Posted on Thu, 7 Mar 19
A diet that is designed to improve the health of billions of bacteria living in your digestive system has been shown to reduce body weight and mitigate depression.
A hot question in research right now is whether or not a gut microbiome-targeted dietary intervention could improve mental health. There have been suggestions that it could from animal studies and clinical trials of probiotics, but few, if any, dietary interventions have carefully assessed the diet-microbiome-brain connection.
A fascinating new study suggests putting your gut bacteria on a diet might be good for your brain. In the study, a group of overweight women were educated on the relationship between gut bacteria, obesity and mental health and well as the influence of diet on gut bacterial composition. They were then counselled in healthy eating with specific instructions targeting the gut microbiome including increasing dietary fibre and fermented foods, especially yoghurt.
At the end of the 8-week programme participants had significantly increased their intake of dietary fibre, vegetables and dairy (including yoghurt) consumption. And the diet significantly improved microbiome diversity, a barometer of gut bacterial health, as well as resulting in significant reductions in body weight (by about 1.6 kg) and depressive symptoms. Significant improvements in self-rated overall health were also observed.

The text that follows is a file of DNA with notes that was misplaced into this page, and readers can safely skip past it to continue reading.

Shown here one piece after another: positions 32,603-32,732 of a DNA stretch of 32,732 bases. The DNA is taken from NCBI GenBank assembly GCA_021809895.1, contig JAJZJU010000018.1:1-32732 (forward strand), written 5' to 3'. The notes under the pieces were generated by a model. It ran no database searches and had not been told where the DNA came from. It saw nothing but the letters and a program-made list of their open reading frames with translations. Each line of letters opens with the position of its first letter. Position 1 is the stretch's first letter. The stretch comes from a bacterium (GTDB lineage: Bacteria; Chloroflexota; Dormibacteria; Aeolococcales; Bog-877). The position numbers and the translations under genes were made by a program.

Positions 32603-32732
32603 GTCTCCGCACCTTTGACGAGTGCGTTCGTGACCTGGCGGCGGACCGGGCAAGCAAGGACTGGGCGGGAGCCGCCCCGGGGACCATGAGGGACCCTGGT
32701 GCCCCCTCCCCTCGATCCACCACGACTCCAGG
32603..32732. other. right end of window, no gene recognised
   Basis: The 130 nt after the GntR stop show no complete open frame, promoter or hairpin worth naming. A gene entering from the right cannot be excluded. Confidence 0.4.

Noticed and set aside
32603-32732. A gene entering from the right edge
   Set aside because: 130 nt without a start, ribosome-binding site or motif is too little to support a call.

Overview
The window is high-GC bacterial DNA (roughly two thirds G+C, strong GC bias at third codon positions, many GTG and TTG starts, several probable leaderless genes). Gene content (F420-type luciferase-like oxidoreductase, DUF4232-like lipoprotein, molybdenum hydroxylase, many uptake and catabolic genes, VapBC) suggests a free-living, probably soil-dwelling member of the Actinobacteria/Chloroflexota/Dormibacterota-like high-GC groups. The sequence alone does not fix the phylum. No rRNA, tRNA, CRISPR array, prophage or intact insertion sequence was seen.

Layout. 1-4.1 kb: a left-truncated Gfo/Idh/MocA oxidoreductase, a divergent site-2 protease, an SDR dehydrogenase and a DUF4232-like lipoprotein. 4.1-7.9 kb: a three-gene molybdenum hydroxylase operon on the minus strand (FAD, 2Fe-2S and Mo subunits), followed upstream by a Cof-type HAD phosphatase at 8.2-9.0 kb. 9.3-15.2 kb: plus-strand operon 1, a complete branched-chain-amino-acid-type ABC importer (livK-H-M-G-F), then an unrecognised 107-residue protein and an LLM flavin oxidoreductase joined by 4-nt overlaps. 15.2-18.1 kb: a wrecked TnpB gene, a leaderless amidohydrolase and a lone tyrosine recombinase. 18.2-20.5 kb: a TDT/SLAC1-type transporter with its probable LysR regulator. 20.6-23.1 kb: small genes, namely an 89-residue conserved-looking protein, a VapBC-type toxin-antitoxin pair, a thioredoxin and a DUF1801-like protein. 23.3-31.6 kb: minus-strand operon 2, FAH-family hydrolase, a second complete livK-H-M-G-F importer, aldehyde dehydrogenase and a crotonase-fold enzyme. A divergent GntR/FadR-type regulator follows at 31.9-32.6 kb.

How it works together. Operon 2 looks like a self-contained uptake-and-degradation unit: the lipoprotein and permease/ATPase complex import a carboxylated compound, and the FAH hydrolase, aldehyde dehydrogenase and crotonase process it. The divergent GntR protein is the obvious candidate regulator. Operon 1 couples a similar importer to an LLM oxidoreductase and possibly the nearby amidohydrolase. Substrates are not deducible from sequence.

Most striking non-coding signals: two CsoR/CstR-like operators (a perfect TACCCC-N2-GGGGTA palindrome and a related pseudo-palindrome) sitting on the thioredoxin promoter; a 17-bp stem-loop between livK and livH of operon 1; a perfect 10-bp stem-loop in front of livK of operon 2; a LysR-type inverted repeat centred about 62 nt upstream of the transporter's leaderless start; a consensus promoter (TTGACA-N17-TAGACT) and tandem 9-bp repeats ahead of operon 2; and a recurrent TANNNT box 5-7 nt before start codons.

Commenting on their findings, the research group, from Nagoya University Graduate School of Medicine and Fukushima Medical University, Japan noted that “This study primarily showed that nutritional education focusing on gut microbiota had positive effects on obesity and the depression scale. In addition, the study showed that gut microbiota diversity increased after nutritional education focusing on gut microbiota. For the first time, we examined the proposition that obesity, mental health, and gut microbiota are modulated by nutritional education focusing on gut microbiota.”
Uemura M, Hayashi F, Ishioka K, et al. Obesity and mental health improvement following nutritional education focusing on gut microbiota composition in Japanese women: a randomised controlled trial. Eur J Nutr. 2018 Dec 6. doi: 10.1007/s00394-018-1873-0.